At the beginning of its work, CADDY had to deal with both US-Democratic and Republican administrations under Presidents Jimmy Carter and Ronald Reagan, who supported Yugoslavia as the "most liberal" communist state, ignoring the aforementioned human rights situation and the lack of political freedom. Thanks to CADDY and the work of both Matulić and Mihajlov, international organizations such as Amnesty International and Helsinki Watch began to show a greater interest in human rights issues in Yugoslavia. In a letter signed by Jeri Laber, then the chair of the US Helsinki Committee, she expressed deep gratitude to Rusko Matulić, who was, on her opinion, the person who deserved the most credit for informing the Western public that during the 1980s Yugoslavia had the highest number of political prisoners in Europe (Rusko Matulić Papers, box 3).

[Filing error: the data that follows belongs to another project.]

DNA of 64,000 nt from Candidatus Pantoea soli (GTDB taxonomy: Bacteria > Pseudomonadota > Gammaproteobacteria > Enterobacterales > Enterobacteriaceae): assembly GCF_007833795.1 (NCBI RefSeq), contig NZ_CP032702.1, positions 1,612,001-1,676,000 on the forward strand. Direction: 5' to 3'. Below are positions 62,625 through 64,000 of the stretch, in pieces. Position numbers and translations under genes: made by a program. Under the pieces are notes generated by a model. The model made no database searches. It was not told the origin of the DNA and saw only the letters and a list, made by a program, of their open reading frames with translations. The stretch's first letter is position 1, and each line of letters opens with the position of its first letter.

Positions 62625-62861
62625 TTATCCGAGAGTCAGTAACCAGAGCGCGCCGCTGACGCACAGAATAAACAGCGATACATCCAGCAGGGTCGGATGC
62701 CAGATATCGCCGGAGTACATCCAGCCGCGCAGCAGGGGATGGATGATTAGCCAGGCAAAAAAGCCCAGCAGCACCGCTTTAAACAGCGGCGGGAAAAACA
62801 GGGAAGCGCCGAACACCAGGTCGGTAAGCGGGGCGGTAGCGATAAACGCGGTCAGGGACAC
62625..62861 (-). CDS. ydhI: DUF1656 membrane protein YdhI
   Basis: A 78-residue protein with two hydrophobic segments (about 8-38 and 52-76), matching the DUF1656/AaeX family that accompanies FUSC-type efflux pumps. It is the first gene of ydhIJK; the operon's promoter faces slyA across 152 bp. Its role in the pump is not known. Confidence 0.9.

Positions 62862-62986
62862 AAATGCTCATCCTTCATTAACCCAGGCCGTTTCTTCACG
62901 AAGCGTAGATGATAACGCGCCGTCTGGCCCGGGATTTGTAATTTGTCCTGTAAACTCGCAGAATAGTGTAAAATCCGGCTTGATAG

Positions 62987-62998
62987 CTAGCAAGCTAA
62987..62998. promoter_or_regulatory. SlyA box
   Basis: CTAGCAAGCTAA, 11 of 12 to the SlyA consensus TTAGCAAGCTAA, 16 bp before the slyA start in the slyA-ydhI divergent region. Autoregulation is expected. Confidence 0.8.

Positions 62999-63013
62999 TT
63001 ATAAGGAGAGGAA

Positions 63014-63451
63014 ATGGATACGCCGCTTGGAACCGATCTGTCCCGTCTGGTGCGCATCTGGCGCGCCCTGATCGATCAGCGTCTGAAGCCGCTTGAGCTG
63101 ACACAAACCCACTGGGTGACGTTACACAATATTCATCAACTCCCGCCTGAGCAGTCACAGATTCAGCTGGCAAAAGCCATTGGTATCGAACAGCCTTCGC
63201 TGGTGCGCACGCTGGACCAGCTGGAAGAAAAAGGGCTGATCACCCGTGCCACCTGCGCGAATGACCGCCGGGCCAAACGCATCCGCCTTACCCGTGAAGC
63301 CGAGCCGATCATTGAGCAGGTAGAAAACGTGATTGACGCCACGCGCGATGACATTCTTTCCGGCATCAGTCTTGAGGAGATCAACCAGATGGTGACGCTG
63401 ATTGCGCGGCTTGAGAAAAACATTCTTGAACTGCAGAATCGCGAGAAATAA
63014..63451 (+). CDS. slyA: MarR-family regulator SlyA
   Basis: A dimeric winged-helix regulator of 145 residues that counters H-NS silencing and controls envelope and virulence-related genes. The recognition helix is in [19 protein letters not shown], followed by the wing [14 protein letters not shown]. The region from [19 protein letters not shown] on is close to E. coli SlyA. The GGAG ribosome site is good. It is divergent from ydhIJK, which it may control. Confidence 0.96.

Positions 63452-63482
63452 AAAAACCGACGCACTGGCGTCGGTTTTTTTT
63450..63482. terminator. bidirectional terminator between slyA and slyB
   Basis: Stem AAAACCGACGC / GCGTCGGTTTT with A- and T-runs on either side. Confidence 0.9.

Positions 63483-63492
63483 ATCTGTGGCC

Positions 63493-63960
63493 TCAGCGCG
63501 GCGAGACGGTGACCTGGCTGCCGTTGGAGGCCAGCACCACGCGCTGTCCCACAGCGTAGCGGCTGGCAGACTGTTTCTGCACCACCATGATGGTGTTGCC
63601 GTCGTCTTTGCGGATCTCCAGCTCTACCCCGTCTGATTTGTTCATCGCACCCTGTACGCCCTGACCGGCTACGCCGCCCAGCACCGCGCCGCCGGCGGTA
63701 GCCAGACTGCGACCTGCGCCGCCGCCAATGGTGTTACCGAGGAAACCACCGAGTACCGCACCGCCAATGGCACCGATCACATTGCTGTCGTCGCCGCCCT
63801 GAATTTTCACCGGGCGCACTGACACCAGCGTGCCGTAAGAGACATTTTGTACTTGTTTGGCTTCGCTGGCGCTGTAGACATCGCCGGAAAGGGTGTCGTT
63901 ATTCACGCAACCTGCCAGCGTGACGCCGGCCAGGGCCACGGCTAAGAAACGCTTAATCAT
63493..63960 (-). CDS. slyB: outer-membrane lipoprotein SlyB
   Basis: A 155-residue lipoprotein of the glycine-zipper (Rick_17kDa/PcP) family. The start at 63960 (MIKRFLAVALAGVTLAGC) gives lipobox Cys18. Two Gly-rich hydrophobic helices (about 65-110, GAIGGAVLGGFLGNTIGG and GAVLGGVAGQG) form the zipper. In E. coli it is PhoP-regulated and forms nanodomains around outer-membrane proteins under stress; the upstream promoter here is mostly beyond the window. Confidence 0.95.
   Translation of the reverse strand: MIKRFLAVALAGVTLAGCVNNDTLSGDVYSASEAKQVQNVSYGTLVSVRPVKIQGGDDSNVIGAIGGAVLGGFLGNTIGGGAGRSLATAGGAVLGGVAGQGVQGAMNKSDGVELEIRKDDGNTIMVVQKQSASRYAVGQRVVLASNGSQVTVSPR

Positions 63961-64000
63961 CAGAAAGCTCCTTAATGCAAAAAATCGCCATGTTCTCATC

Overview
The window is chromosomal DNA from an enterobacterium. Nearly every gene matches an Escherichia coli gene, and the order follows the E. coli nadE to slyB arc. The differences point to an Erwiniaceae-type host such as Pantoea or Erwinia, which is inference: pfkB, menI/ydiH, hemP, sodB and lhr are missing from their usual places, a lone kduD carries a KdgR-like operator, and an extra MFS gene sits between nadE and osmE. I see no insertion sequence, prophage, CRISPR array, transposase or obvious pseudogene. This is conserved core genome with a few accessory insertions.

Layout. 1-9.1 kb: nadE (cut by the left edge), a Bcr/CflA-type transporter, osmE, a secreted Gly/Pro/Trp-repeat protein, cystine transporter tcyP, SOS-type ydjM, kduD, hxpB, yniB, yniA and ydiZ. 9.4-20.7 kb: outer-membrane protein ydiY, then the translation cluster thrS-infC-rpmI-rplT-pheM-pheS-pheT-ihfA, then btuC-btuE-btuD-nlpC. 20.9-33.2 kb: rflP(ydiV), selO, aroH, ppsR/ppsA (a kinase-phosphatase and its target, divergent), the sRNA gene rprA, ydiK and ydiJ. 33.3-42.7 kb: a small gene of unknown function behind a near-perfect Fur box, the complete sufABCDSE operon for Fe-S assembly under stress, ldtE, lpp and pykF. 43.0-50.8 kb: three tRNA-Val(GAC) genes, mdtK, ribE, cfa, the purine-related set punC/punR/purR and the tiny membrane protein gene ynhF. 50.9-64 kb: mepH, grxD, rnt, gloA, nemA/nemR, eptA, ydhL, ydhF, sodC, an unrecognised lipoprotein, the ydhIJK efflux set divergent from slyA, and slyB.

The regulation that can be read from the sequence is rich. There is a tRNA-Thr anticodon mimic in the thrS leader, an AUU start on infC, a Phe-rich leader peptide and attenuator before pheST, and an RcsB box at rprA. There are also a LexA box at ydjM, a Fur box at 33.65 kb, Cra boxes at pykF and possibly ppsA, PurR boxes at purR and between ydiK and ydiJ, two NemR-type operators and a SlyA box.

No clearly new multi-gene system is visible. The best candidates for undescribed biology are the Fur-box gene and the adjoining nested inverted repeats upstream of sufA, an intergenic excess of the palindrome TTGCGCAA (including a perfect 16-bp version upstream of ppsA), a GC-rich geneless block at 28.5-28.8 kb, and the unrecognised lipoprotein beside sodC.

In addition to receiving support from various US organizations and foundations, CADDY also brought together pro-democracy and pro-Yugoslav political émigré, just as Rusko Matulić himself was. However, the main emphasis of the committee and its bulletin was still on dissidents from Yugoslavia and their activities. In the first phase of their activities, the committee’s main leaders were Mihajlo Mihajlov, Milovan Đilas and Franjo Tuđman from 1980 to 1984. After Đilas left CADDY due to his dispute with Mihajlov in 1984, he was replaced by Momčilo Selić, a Serbian dissident who published a samizdat with Đilas and Mihajlov in 1979. Due to this samizdat, he was sentenced to prison and he later received asylum in Canada in 1983. After Tuđman left CADDY in June 1988, Croatian lawyer and dissident Vladimir Šeks joined (Rusko Matulić Papers, box 2). The dissident names in the main presidency had only symbolic significance, while Matulić assumed the entire burden of the work and preparations required to publish the bulletin and administer CADDY, as evidenced by the extensive correspondence preserved in this collection.